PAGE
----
The Washington Post

Holly Sears named first president of Montgomery Business Development Corp.

After more than two years without a full-time leader at its helm, the Montgomery Business Development Corp. has named Holly Sears as its first president, an appointment the organization hopes will bring focus and muscle to its efforts to retain and attract businesses to the county.

The group, which was established in 2010 to work closely with the county government to boost economic growth, was previously run by volunteers from the local business community.

Until last summer, it lacked public funding, which made it difficult to hire full-time staff. But when the county authorized a $500,000 budget for MBDC in July, the organization began a search for a leader.

With Sears in the top job, “It’s really great to get this finally, really off the ground,” said Montgomery County Council member Nancy Floreen (D-At Large).

The new funding not only allowed the organization to hire Sears, but will permit her to bring on two to five additional full-time staffers next year.

Sears comes to the Washington region from Tennessee, where she served as the vice president of economic development for the Rutherford County Chamber of Commerce.

“The biggest thing I can bring is a fresh pair of eyes and ears and perspective. I come from a different community,” Sears said.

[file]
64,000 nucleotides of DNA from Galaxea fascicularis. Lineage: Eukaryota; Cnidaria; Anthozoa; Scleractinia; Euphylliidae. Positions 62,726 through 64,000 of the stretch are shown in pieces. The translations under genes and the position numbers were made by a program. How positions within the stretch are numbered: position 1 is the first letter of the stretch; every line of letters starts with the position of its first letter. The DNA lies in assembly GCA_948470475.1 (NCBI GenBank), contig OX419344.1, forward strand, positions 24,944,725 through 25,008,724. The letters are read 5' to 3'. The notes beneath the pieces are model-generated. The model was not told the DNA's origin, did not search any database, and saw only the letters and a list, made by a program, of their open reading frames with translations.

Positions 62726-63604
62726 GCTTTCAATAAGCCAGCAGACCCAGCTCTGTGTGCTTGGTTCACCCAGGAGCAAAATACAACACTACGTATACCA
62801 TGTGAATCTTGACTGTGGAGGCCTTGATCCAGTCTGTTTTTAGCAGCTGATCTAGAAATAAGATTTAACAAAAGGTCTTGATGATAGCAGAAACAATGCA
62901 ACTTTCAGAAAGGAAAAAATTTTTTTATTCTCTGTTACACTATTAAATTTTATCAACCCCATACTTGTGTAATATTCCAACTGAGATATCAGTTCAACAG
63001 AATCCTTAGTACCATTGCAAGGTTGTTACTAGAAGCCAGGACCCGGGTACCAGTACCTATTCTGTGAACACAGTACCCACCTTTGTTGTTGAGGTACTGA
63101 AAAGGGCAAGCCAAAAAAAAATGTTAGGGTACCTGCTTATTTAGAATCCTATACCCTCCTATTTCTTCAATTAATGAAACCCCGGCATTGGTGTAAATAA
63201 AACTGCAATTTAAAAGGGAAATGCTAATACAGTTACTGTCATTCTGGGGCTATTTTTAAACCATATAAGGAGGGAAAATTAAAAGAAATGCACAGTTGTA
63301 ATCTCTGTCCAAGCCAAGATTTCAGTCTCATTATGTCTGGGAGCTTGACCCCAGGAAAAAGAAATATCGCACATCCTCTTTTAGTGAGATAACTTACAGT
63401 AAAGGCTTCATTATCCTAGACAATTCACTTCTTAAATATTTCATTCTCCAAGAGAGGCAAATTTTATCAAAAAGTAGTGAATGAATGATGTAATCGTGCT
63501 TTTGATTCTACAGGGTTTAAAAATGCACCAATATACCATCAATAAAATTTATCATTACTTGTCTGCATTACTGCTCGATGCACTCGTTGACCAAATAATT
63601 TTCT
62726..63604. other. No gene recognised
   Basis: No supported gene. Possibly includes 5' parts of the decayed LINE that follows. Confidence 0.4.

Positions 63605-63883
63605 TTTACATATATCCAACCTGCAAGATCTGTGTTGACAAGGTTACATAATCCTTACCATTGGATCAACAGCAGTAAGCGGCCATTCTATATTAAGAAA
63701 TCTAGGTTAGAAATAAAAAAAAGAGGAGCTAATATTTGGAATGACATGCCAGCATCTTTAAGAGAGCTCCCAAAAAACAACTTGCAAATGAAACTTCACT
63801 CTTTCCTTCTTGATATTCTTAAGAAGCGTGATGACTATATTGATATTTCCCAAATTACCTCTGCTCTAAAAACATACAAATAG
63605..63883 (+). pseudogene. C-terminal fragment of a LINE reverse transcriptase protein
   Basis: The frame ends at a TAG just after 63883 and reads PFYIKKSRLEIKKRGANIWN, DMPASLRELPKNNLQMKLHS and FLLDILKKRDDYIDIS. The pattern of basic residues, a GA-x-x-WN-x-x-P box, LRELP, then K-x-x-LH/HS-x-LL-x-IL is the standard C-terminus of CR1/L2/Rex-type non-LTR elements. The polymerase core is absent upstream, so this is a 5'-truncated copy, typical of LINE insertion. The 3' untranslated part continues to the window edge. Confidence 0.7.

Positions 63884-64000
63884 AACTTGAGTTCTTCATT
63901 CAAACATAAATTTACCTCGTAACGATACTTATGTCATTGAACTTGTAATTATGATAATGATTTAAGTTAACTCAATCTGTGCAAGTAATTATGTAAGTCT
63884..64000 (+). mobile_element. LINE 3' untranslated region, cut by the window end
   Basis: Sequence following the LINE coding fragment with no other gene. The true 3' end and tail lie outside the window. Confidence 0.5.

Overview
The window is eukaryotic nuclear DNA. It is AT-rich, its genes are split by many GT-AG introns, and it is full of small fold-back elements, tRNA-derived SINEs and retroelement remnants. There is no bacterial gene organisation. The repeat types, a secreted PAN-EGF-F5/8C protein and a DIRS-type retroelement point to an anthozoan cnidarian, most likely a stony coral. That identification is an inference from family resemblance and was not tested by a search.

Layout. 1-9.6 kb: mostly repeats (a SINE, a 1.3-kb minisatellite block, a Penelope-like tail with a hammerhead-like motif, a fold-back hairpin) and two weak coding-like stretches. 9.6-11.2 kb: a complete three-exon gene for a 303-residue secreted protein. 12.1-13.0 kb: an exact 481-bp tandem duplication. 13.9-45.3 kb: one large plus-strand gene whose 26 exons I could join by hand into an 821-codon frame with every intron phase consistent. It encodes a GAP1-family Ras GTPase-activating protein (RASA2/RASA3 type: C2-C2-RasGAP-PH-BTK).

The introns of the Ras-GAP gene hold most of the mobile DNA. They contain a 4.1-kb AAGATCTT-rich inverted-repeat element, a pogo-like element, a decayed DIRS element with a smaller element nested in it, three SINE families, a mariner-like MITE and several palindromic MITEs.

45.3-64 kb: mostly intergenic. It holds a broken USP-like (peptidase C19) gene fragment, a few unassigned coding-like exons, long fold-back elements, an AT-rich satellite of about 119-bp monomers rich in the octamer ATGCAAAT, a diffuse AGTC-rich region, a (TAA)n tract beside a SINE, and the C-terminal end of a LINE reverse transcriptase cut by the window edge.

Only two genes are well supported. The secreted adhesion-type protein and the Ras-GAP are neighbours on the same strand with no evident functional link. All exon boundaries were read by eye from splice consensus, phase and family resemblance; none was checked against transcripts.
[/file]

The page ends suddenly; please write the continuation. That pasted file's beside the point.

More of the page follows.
Brian Gragnolati, the chairman of MBDC’s board of directors and the chief executive of Suburban Hospital, said Sears was selected because of her high-energy personality and her relevant experience.

While Sears will aim to lure new businesses to the area, she said her first priority would be to retain established ones.

“It’s a lot easier to keep what you have than to go to another state and pluck a headquarters,” Sears said.

As part of that effort, she plans to begin meeting with business leaders right away to learn what their needs are and what challenges they’re facing.

Sears said she sees Montgomery’s proximity to Washington as one of its key assets and key challenges. While the region is relatively prosperous, its economy is also heavily reliant on the federal government.

“You want to make sure you diversify the economic base so you’re not reliant on one sector,” Sears said.

Sarah Halzack is The Washington Post's national retail reporter. She has previously covered the local job market and the business of talent and hiring. She has also served as a Web producer for business and economic news.
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